This is not the first body this Jeepster has had on its frame, and it won't be the last. Mike wheels with reckless abandon and often ends up places only buggies should be, which takes a toll on this full-bodied rig. Up front a Warn PowerPlant is hiding behind the license plate and in front of the modified Jeepster grille. The grille is topped with a regular CJ hood that bolts directly in place of the stock unit. The hood is protected by some simple and stout tube fenders. A battery cut-off switch is mounted in the passenger side and allows easy access in case of emergencies.

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Mike chopped the rock-magnet rockers off and replaced them with a simple but strong tube-and-plate combo that looks good and handles a hit. The rear inner wheelwells were back-halved to provide clearance for the stretched wheelbase and monster tires. In the custom-modified dash resides a bunch of Auto Meter gauges and Carlington switches. Mike got rid of the stock Jeepster speaker hole, radio mount, gauge cluster, and switches in favor of a more Spartan flat panel. A capacitor with voltage readout sits on the passenger side kick panel and the CB hides behind the dash. Two Corbeau suspension seats provide a comfortable cockpit and the stock steel hardtop was chopped off right behind the seats.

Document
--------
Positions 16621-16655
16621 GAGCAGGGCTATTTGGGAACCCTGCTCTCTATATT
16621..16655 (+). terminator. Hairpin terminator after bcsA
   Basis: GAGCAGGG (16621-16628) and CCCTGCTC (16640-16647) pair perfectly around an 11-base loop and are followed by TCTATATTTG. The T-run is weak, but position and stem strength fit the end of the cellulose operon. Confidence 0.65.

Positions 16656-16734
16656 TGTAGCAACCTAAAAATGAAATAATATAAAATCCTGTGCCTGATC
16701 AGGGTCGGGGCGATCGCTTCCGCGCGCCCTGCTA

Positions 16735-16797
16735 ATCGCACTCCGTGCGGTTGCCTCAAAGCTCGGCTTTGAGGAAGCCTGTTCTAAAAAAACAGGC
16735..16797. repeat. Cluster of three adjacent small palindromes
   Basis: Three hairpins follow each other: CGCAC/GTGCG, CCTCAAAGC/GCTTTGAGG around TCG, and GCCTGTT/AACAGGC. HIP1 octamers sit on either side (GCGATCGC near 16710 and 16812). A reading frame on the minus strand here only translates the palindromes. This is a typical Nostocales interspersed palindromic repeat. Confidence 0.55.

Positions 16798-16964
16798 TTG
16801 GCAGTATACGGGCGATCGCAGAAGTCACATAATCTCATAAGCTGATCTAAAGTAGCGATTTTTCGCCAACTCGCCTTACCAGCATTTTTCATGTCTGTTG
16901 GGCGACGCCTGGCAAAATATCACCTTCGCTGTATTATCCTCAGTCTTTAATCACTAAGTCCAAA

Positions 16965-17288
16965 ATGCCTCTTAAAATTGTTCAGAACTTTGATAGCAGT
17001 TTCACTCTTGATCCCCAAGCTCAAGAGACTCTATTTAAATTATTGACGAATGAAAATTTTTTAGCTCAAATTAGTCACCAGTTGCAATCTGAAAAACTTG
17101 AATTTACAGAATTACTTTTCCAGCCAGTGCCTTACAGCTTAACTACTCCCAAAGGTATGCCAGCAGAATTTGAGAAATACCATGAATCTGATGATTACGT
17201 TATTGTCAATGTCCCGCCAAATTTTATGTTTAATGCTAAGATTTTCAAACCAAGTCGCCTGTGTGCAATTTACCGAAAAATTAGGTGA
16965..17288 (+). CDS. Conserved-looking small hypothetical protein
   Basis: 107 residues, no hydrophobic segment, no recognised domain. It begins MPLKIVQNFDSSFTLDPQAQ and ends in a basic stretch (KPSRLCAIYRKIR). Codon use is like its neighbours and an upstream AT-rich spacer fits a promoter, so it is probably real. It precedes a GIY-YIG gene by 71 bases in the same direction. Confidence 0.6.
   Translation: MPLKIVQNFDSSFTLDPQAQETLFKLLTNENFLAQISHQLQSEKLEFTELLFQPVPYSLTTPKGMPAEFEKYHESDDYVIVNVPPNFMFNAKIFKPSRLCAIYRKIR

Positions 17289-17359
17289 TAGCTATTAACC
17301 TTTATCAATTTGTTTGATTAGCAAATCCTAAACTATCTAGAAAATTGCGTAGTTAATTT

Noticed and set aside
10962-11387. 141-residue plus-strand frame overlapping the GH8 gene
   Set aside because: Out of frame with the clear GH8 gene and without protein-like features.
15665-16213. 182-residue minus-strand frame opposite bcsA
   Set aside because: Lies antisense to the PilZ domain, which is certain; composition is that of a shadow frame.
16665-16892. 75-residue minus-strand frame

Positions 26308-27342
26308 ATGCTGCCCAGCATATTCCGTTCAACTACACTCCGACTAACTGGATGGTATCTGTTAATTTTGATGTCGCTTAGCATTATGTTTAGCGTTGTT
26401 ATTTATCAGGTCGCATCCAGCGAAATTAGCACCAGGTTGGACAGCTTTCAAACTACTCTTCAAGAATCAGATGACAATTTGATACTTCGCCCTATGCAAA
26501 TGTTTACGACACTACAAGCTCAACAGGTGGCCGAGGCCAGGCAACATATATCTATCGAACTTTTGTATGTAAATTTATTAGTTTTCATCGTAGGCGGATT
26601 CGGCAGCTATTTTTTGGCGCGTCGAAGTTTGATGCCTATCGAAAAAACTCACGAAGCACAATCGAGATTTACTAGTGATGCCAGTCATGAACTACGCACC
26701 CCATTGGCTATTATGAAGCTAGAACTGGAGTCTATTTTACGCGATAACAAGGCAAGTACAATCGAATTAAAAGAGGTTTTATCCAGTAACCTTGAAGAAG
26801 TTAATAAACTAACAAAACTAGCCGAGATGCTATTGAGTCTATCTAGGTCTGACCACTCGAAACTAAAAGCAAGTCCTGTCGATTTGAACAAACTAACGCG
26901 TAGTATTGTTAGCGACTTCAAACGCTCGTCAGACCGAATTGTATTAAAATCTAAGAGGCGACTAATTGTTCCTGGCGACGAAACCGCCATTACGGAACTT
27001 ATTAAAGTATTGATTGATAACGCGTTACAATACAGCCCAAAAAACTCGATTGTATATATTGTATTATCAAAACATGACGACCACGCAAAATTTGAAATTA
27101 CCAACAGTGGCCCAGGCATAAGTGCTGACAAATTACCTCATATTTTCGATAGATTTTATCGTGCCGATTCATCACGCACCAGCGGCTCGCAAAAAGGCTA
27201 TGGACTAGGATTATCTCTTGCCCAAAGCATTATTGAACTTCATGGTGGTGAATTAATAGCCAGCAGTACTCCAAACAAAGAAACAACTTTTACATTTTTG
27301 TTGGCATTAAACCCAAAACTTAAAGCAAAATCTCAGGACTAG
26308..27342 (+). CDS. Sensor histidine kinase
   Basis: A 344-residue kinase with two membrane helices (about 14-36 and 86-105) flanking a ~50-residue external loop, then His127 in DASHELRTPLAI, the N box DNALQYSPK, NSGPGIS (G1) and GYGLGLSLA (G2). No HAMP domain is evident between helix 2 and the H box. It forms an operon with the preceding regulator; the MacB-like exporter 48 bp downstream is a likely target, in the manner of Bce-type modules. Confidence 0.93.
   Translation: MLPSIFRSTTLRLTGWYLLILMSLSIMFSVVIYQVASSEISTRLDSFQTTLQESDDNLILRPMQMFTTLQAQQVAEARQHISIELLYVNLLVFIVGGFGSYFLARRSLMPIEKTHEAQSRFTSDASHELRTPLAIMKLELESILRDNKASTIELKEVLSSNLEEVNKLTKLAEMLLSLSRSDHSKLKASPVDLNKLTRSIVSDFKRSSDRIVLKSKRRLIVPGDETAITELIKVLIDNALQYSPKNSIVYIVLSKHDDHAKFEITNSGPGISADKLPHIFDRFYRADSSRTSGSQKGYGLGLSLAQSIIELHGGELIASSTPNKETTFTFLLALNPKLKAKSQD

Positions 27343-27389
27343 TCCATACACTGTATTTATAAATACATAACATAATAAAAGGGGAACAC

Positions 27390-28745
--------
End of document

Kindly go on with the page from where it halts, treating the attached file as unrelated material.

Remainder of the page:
In the cargo area, a 19-gallon RCI fuel cell sits behind the front seats along with a couple of ammo cases to keep tools dry. Another tool bag holds things that can get wet and the welding cables, 4-inch recovery strap, and Hi-Lift jack are always on hand if things go bad. Infinity boat speakers hang from an owner-built cage made from 13/4-inch, 0.120-wall DOM tube. The entire body is sprayed in electric lime green on the outside.

Good, Bad, and What It's For
Using a Jeepster to start with gets a useful length wheelbase and decent cargo space without breaking the bank, and the four-link front and rear makes for a great performing package on- and off-road. While we understand the full-hydro steering solution, we wouldn't drive it on the street, and while he does have a tie-down on his tools, we'd want a better one, as we doubt that the one in use would hold all those tools in the event of a rollover.

Why I Wrote This Feature
It's a Jeepster that is very capable and built for not too much coin. Mike built it at home spending money as needed and saving money wherever possible and has wheeled it for 15 years. He wheels it hard, and when the body gets too trashed, he's got a stack of bodies in the backyard and he just swaps a new one onto the frame. That's our idea of a rebuild, and this well-built Jeep is something we could attain ourselves without the help of a shop.
-Pete Trasborg

Hard Facts

  • Vehicle: '70 Jeepster Commando
  • Engine: '74 Chevy V-8
  • Transmission: '49 SM420
  • Transfer Case: 5:1 Atlas II
  • Suspension: Four-link (front and rear)
  • Axles: Chevy Dana 60 (front), GM 14-bolt (rear)
  • Wheels: 15x10 steel with Ruffstuff beadlocks
  • Tires: 14/42-15LT Super Swamper Iroks
  • Built For: Wheeling just about anywhere